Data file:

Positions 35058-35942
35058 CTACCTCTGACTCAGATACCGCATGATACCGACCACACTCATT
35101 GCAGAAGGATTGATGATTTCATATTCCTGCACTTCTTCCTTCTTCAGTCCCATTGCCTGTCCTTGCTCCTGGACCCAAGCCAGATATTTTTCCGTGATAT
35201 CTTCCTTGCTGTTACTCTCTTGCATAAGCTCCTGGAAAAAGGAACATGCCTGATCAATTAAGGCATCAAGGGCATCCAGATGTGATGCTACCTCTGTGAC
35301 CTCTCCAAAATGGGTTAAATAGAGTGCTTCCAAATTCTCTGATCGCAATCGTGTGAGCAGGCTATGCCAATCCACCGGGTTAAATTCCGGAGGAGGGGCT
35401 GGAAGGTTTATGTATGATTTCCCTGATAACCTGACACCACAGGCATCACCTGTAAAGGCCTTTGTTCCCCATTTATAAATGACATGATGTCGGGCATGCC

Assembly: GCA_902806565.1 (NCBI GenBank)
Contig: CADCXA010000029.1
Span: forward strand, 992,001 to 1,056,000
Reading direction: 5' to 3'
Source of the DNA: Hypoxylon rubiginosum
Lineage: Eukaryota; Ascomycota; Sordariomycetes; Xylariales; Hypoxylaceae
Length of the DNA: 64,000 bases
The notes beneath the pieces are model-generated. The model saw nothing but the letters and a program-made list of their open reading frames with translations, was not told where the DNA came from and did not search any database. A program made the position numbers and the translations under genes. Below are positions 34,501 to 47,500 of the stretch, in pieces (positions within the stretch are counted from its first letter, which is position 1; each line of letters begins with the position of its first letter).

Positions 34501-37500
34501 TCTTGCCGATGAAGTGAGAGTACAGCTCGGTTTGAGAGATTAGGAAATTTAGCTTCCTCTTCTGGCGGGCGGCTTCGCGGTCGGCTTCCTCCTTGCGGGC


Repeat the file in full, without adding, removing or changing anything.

Positions 35058-35942
35058 CTACCTCTGACTCAGATACCGCATGATACCGACCACACTCATT
35101 GCAGAAGGATTGATGATTTCATATTCCTGCACTTCTTCCTTCTTCAGTCCCATTGCCTGTCCTTGCTCCTGGACCCAAGCCAGATATTTTTCCGTGATAT
35201 CTTCCTTGCTGTTACTCTCTTGCATAAGCTCCTGGAAAAAGGAACATGCCTGATCAATTAAGGCATCAAGGGCATCCAGATGTGATGCTACCTCTGTGAC
35301 CTCTCCAAAATGGGTTAAATAGAGTGCTTCCAAATTCTCTGATCGCAATCGTGTGAGCAGGCTATGCCAATCCACCGGGTTAAATTCCGGAGGAGGGGCT
35401 GGAAGGTTTATGTATGATTTCCCTGATAACCTGACACCACAGGCATCACCTGTAAAGGCCTTTGTTCCCCATTTATAAATGACATGATGTCGGGCATGCC

Assembly: GCA_902806565.1 (NCBI GenBank)
Contig: CADCXA010000029.1
Span: forward strand, 992,001 to 1,056,000
Reading direction: 5' to 3'
Source of the DNA: Hypoxylon rubiginosum
Lineage: Eukaryota; Ascomycota; Sordariomycetes; Xylariales; Hypoxylaceae
Length of the DNA: 64,000 bases
The notes beneath the pieces are model-generated. The model saw nothing but the letters and a program-made list of their open reading frames with translations, was not told where the DNA came from and did not search any database. A program made the position numbers and the translations under genes. Below are positions 34,501 to 47,500 of the stretch, in pieces (positions within the stretch are counted from its first letter, which is position 1; each line of letters begins with the position of its first letter).

Positions 34501-37500
34501 TCTTGCCGATGAAGTGAGAGTACAGCTCGGTTTGAGAGATTAGGAAATTTAGCTTCCTCTTCTGGCGGGCGGCTTCGCGGTCGGCTTCCTCCTTGCGGGC